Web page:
Ireland's Brendan Murray has missed out on a place in the Eurovision Grand Final in Kyiv on Saturday, despite giving a powerful performance in Thursday's second Semi-Final.
The Galway man, singing Dying to Try, was trying to secure Ireland's first appearance in the Grand Final since 2013.
The 20-year-old from Tuam was competing in what was billed as the tougher of the two semi-finals - it even included a marriage proposal for pregnant Macedonian singer Jana Burčeska.
However, the popping of the question came just after voting had closed and so did not help FYR Macedonia's cause: Austria, Bulgaria, Belarus, Croatia, Hungary, Denmark, Israel, the Netherlands, Norway and Romania made it through on the night.
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As each qualifier was announced, there was further fraying of Irish nerves and it all came down to the tenth and final spot to see if our Eurovision luck would change.
It didn't: Austria took the last place for Saturday night.
"I'm disappointed, but life is full of knocks so I'm going to take it on the chin and move on," said a philosophical Murray after learning Ireland's fate.
"Tomorrow's another day."
Murray described the Eurovision experience as "amazing" and said he was delighted for the "great lads" from Norway and Austria.
"I've gotten to meet so many people and I gained so much confidence - so much experience in the whole thing," he added. "It's just been fantastic; I'll always remember it."
RTÉ's Executive Producer at the Eurovision, Michael Kealy, said he was "devastated" for Murray.
"I'm not sure people appreciate how hard it is to qualify these days - it's a completely different competition to how it was when we used to win back in the Nineties," he said.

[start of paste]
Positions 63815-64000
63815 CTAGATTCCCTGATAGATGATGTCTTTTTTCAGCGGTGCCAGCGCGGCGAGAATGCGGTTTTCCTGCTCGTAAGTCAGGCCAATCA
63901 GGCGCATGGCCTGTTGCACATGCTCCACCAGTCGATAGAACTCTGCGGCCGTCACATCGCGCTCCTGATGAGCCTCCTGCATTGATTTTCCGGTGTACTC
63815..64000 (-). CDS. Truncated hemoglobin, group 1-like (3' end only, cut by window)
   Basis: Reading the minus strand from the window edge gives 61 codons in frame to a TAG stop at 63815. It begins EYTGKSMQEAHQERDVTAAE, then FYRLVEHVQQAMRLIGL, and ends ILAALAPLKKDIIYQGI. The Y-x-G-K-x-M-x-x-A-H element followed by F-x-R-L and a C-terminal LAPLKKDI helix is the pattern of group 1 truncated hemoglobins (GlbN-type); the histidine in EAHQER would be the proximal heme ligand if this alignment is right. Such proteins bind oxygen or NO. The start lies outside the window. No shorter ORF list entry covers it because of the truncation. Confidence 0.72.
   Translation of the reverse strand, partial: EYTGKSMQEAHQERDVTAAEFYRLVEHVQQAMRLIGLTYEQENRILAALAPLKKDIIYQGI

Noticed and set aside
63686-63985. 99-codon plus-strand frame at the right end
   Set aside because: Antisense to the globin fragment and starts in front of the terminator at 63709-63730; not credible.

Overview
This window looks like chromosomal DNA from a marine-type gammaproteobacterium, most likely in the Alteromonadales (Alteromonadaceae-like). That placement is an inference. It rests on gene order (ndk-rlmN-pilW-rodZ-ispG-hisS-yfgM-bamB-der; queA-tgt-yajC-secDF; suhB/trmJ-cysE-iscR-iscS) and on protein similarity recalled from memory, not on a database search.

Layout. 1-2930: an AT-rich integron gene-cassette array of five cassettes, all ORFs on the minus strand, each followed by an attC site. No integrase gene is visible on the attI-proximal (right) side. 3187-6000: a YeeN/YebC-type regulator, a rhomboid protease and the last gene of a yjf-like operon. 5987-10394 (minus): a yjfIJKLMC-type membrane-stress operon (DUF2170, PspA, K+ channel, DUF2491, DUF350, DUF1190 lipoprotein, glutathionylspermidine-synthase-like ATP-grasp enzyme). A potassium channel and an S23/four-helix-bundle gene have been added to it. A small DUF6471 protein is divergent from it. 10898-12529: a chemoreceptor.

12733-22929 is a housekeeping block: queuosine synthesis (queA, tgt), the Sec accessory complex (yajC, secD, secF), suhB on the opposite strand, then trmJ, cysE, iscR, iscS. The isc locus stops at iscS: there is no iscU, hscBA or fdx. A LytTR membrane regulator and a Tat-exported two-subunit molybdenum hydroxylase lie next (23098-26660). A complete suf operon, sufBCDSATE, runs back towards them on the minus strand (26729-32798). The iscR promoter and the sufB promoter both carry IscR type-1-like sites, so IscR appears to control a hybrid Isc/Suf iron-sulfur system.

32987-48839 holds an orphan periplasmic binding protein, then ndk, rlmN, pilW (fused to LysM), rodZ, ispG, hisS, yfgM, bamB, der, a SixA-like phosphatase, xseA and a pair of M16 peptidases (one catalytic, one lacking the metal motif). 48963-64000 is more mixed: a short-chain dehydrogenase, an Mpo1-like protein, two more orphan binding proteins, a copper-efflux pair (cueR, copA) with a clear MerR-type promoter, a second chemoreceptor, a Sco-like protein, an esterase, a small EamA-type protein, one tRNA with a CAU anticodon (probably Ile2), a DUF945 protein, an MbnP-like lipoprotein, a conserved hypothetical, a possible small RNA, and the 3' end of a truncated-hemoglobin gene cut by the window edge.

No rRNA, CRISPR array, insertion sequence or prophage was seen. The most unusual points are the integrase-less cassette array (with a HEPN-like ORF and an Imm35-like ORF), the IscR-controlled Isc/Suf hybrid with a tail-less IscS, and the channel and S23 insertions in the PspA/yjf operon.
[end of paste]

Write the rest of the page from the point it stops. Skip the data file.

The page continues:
"It's the most professional song contest in the world and everybody throughout Europe throws their best songwriters, their best singers and their best staging and designers and everybody at it."
Paying tribute to Murray's work over the past few months, Kealy said the singer "couldn't have done more".
"He sang flawlessly," Kealy added. "He's a credit to himself; he's a credit to Tuam; he's a credit to Galway and he's a credit to Ireland."
It was followed by another real contender, Dutch sisters OG3NE with Lights and Shadows - a song written by their father in honour of their mother.
The standard didn't dip with the next two performances - Hungary and Denmark - and then came Ireland's Brendan Murray, who gave it his all with some big cheers from the crowd in the arena.
Murray was the ninth of the 18 performers to sing, with the ten qualifiers for Saturday's Grand Final split evenly between the first and second halves of the show.
Belarus, Bulgaria, Croatia, Israel and Norway went through from the second half, while Austria, Denmark, Hungary, the Netherlands and Romania booked their places with their performances in the first.
The wait for the results felt much longer than all 18 performances combined, with the Macedonian marriage proposal - recalling the now-legendary Rose of Tralee moment - offering the briefest of time-outs from the tension for Irish viewers.
In terms of feelgood, it was to be the best moment of Thursday night for FYR Macedonia - and Ireland.
Eurovision Song Contest Grand Final, Saturday, RTÉ One, 8pm